by Mark Dorset
|Boundaries and Edges
Every manifestation of this theme is, it seems to me, another provocation or imprecation to ponder the distinction between perception and imagination. -- MD
Marcel Proust, Swann's Way
(in the Combray section, the madeleine passage)
The entire universe does not satisfy the contemplation and thought that
lie within the scope of human endeavor; our ideas often go beyond the boundaries
by which we are circumscribed.
The memories of childhood have no order, and no end.
[Numbers in the references below refer to pages in The Complete Peter Leroy (so far).]
Reservations Recommended: 354 Matthew seems to be on the edge of being drunk most of the time
Introduction to the Complete Peter Leroy (so far): 43 the work keeps trying to — or threatening to — burst through the boundaries
Reservations Recommended: 291 It is turned out in some damned style or other, but since we are a mere food critic we are unable to say just what style it is. It is one of those styles that know no boundaries, within which tin is as good as gold — l'esthétique du mal, perhaps, or langue-en-joue.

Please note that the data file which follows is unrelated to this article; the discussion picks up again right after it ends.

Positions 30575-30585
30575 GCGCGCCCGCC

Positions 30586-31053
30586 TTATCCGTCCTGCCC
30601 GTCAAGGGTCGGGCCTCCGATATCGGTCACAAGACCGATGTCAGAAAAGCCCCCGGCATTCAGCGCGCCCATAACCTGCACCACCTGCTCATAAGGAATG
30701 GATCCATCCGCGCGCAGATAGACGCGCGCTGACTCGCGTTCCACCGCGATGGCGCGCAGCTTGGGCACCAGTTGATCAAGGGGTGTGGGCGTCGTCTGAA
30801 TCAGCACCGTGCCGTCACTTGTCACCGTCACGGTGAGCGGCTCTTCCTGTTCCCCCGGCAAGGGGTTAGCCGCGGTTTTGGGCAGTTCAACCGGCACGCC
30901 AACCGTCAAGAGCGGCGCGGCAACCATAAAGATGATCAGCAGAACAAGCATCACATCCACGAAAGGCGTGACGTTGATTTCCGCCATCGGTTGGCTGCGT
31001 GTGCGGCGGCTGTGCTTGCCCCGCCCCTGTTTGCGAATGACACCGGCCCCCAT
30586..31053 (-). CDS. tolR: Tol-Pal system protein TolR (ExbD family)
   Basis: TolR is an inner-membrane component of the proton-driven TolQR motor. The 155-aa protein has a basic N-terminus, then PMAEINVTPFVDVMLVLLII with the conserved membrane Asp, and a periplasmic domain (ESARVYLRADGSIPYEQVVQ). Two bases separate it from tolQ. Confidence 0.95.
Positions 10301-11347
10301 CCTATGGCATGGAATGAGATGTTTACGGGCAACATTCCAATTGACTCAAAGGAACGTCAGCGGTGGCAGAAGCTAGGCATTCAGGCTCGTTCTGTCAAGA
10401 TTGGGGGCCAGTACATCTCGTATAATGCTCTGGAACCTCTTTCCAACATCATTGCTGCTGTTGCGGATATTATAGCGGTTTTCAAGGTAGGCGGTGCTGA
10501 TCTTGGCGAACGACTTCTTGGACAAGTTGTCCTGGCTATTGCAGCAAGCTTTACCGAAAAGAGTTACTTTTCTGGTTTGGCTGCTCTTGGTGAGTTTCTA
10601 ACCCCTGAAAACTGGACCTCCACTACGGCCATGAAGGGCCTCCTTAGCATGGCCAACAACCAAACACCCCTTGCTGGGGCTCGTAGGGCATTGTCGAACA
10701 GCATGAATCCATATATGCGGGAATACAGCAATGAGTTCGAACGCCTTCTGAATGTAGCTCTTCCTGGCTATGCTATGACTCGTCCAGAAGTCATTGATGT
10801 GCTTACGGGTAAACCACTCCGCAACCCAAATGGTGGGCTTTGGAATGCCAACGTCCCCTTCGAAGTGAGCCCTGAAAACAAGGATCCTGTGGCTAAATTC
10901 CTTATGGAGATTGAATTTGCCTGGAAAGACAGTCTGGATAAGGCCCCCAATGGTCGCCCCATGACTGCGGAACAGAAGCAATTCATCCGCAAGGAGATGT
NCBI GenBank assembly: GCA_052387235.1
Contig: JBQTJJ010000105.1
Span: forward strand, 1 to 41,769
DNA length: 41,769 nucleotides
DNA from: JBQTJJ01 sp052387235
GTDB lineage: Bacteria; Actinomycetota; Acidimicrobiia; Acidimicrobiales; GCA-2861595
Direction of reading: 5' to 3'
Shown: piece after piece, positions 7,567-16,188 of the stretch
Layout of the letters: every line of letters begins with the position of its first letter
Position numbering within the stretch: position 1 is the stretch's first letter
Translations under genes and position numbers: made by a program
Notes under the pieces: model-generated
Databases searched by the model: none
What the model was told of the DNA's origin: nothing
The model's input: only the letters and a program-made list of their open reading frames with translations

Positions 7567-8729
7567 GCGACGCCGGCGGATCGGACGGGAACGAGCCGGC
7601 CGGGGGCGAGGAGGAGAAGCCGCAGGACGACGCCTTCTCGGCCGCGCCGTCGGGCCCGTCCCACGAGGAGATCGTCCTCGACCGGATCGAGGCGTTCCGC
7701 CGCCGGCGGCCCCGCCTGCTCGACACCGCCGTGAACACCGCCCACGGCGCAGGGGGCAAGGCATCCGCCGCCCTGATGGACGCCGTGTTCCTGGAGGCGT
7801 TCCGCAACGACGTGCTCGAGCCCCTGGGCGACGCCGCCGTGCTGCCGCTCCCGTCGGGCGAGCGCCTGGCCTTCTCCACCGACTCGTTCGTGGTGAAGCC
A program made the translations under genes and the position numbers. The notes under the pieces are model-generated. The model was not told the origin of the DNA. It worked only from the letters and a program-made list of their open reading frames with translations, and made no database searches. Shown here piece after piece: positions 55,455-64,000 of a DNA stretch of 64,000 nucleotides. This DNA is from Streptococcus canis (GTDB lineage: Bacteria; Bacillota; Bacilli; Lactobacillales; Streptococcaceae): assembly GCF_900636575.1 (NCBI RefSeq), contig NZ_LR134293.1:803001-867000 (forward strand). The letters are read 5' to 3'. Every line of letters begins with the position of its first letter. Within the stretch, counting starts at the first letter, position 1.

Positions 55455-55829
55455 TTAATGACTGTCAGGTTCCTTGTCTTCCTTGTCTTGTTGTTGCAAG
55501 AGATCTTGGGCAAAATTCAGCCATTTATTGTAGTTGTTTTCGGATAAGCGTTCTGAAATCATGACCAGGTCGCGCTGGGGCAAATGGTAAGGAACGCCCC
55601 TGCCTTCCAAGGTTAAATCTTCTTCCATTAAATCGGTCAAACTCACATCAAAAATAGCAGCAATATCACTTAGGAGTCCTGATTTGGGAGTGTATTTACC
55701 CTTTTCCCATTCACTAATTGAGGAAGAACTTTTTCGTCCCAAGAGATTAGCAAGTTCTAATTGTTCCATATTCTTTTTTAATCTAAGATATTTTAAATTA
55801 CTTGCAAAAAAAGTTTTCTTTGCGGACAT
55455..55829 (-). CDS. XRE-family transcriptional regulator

Little Follies: 984 Even at eleven, I could see that my imagination was, much like the foggy future of the Tars, a place without visible boundaries, perhaps with no boundaries at all, a place where I could get lost if I wasn't careful.
Little Follies: 23 nibbling at the elusive, ever-receding twilight line of this moment
Where Do You Stop?: 11 Well, where are the edges of things? Where in space-time, for instance, does one phase of your life end and another begin? Where do you mark the onset of an idea, a discovery? Where do you mark the end of a belief? Where does my table end and the keyboard of my computer begin?
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|Copyright © 1996, 2001 by Eric
A Topical Guide to the Complete Peter Leroy (so far) is a work of fiction. The characters, incidents, dialogues, settings, and businesses portrayed in it are products of the author’s imagination and are not to be construed as real. Any resemblance to actual events or persons, living or dead, is entirely coincidental.
All rights reserved. No part of this guide may be reproduced or transmitted in any form or by any means, electronic or mechanical, including photocopying, recording, or by any information storage and retrieval system, without permission in writing from the author.
Portions of A Topical Guide to the Complete Peter Leroy (so far) were first published by Voyager, Inc., as part of The Complete Peter Leroy (so far).
The illustration at the top of the page is an adaptation of an illustration by Stewart Rouse that first appeared on the cover of the August 1931 issue of Modern Mechanics and Inventions. The boy at the controls of the aerocycle doesn’t particularly resemble Peter Leroy—except, perhaps, for the smile.
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